Tag Archives: communication

What to do when someone publishes something wrong

Last week I published a wrong fact on a website for which I’m responsible. I won’t repeat the inaccuracy but it was an offhand comment based on an entirely wrong assumption about someone’s work. It was part of the intro rather than the substance of the story, which is no excuse but that’s pretty much how it slipped through.

So, if someone does something like this to you, what do you do? Here are some guidelines, not to make you feel better (shouting might do that) but to get to a good resolution (which shouting probably won’t).

  • Accept that a human being made a mistake. You don’t know them but there is every chance they’ll be as concerned at their error as you were. Approach them in this spirit rather than with the aim of “taking them down”.
  • Try to think through what you want from the situation. An apology should be forthcoming but more importantly you want every online source referring to the wrong suggestion taken down or amended as swiftly as possible. A clarification or retraction should also follow.
  • If you have a PR company or other intermediary, use them. You might well be furious, and this might be perfectly understandable but heated and sweary emails or calls are going to make people reluctant to deal with you, no matter whether they ought to or not.
  • If you approach the people making the error by email, definitely don’t swear. It’s a sure fire way of ending up in their spam bucket and this might delay any constructive response.
  • Remember it’s an error in a piece of writing and not a personal attack. The journalist will know they’ve done something wrong and although it may be tempting to rub their nose in it, it will rarely help. Also the chances are that if it’s a professional journalist they’ll have a means of dealing with what happens when we goof – it’s an occupational hazard, we do know mistakes will creep in. Ask about their usual procedure and see whether it will work for you.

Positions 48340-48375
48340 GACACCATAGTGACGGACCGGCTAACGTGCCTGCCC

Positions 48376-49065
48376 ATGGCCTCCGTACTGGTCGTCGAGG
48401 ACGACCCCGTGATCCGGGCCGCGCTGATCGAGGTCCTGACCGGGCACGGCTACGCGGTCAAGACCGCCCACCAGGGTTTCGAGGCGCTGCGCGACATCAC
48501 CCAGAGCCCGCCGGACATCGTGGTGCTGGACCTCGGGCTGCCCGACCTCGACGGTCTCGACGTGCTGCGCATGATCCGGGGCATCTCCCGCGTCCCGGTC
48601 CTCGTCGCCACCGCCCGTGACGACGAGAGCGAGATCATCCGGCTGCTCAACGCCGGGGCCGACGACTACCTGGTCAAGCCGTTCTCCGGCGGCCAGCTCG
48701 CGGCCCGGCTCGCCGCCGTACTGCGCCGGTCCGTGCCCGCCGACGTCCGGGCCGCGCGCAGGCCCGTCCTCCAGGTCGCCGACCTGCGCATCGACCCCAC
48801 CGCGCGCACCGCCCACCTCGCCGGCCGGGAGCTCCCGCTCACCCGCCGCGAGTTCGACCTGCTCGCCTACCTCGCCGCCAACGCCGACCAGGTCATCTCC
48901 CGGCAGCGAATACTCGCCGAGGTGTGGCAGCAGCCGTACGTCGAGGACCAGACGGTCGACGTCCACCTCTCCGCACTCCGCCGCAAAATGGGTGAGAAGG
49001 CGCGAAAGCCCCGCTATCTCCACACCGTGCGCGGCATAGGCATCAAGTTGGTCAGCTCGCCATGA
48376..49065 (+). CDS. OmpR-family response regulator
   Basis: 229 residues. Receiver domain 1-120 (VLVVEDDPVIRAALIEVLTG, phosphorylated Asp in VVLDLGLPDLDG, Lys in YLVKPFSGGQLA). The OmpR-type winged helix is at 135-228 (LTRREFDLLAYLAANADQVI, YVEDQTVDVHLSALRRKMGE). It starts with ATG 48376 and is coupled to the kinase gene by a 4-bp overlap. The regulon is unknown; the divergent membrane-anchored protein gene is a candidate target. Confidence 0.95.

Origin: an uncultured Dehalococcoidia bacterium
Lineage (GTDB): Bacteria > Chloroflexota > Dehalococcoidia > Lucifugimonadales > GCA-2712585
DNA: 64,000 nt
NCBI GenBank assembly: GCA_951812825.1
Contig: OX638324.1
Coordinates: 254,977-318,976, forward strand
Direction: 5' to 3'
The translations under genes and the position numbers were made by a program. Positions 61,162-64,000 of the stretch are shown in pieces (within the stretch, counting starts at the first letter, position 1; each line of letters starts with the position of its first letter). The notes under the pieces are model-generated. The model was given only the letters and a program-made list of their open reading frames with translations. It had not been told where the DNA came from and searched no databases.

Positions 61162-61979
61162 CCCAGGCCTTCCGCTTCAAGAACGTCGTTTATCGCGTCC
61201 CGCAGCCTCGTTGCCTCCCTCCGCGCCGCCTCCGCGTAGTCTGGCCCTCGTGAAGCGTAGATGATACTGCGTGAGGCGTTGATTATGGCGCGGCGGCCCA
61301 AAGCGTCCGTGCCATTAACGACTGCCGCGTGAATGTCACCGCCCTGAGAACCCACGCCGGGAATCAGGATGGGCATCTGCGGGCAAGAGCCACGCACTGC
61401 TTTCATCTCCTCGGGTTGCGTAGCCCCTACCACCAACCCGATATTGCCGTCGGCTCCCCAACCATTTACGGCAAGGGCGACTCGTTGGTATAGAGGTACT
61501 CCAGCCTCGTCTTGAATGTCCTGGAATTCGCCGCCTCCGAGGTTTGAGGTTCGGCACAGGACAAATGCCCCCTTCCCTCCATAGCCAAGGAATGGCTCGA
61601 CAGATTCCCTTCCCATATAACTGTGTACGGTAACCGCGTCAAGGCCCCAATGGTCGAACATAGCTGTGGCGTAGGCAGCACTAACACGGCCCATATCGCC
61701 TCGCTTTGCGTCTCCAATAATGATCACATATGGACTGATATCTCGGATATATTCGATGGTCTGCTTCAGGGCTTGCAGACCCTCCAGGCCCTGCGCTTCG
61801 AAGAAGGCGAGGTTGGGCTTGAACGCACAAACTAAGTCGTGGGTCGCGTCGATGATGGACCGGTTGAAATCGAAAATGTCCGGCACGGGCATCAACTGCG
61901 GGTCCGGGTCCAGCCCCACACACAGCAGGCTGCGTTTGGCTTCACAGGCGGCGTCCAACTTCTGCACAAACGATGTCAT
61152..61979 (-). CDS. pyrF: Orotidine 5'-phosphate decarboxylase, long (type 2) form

I’d be interested to hear of approaches that have worked to salvage a situation – or approaches that haven’t worked – as comments.

Do you need help dealing with journalists and making your interactions with them more productive? Email me about my media training and coaching offers.

Who do you think you’re talking to?

I had one of my favourite things today: a press release from a doubtless tiny PR company, which stated in the covering note that they were positive the story would fit perfectly into something called “the Clapperton, Guy”.

Speaking as one of the few Clapperton guys I know (my brother is another) I have to say the company did two wrong things. First, the subject really wasn’t in my area. Second, it’s fairly obvious that nobody was sanity checking the emails – no-one could let something like that through if they were actually reading it.

It reminded me of an incident a few years ago in which someone pitched something they thought would work in “my publication”. I asked them which publication they meant, thinking they might be targeting one of my regular outlets, and the response I received basically said:

“I have checked out database and it appears you are a freelancer. You therefore do not have a publication. I hope this clarifies matters.” I’d been perfectly clear on that point all along, thanks.

Think before you send

There are thousands of journalists and bloggers out there, and thanks to the speed at which you can set up a blog the picture can change overnight. I get that, I really do. It’s no longer reasonable to expect every PR person to keep up with every stray hack who might wander on to their territory.

But it so unreasonable to ask them to sanity check the list, see if there’s something that stands out as “obviously not a magazine or newspaper name”? That’s where I part company with the senders of emails like this. Engage the brain before sending – you might even write a better targeted press release as a result.

Do you need help with media engagements? Drop me an email, I can help.